You normally know what you're getting in Pittsburgh, but this year's Steelers squad comes gift-wrapped in mystery.
The intrigue stems from changes on offense, where quarterback Ben Roethlisberger is working with new offensive coordinator Todd Haley on a scheme previously described as a run-first attack. Team president Art Rooney II went so far to suggest Big Ben might "tweak" his play at quarterback.
Don't bank on it.
"I'm not going to change my game," Roethlisberger said, per a Friday CBSSports.com report. "Coach (Haley) can do what he wants to add protection and things like that, but I'm going to play the game the way I know how. It's worked OK for me so far."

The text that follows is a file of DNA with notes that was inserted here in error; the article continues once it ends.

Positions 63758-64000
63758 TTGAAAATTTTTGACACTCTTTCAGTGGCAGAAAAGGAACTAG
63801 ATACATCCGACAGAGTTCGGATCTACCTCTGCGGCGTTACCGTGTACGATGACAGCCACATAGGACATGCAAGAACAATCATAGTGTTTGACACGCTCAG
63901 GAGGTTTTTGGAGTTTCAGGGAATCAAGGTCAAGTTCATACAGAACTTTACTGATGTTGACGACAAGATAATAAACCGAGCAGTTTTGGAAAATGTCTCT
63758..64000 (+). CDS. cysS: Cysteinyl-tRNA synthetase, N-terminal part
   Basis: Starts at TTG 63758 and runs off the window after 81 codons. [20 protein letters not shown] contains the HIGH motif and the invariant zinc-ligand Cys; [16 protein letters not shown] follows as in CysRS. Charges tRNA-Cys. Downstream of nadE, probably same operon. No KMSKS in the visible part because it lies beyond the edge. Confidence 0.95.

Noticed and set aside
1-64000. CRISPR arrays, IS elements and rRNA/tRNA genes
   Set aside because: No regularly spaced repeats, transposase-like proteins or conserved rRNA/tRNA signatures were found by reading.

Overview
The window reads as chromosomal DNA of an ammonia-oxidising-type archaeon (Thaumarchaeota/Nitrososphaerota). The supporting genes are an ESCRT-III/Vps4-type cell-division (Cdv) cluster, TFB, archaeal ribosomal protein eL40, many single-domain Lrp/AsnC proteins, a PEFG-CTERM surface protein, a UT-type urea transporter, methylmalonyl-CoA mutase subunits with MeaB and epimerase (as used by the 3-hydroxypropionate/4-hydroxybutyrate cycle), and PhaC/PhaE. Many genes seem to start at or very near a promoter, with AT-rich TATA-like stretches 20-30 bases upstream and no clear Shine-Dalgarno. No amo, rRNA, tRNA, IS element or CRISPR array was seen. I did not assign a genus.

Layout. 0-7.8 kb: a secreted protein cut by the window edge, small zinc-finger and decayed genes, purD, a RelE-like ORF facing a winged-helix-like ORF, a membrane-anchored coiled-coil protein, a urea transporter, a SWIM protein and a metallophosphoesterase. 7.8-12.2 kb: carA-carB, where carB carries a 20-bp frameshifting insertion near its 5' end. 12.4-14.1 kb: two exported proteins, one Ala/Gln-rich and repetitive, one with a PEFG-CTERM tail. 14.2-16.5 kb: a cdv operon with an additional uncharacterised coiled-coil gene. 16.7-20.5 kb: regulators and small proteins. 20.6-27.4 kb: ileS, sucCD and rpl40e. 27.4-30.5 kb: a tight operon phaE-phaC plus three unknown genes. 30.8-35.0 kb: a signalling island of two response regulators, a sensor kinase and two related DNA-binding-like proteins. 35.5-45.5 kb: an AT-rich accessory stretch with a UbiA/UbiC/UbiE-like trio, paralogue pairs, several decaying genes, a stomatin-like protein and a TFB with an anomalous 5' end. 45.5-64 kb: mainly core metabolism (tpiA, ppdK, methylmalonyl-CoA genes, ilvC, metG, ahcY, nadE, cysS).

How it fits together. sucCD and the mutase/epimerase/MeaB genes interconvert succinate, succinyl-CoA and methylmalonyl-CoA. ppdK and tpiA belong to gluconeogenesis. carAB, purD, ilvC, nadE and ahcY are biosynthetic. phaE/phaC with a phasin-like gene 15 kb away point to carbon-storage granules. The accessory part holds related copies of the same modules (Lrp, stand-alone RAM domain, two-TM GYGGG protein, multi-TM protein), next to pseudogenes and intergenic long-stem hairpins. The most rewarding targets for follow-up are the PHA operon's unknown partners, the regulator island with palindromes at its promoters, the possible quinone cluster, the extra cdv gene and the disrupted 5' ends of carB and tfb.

After 80 regular-season wins and two Super Bowl titles, Roethlisberger has a point. So do the Steelers, however, as they're primarily concerned with the epic beating Big Ben took last season. His 40 sacks were second only to Alex Smith and Tarvaris Jackson, and he was never the same after suffering an ankle injury against the Cleveland Browns in December.
Pittsburgh wants its 30-something starter to play safer football, with less scampering through front sevens into the heart of the opposition. Haley's scheme caters to this, but here's the problem: Big Ben has played this way from the start. This is what got him here.
Tight end Heath Miller agrees, sort of:
"I don't think you ask him to change the way he plays, but obviously you want any quarterback on the football team to get hit as least amount of times as possible."
It's yet another wrinkle in the up-to-now awkward pairing of Roethlisberger and Haley. They keep telling us everything is going swimmingly, but something doesn't feel right.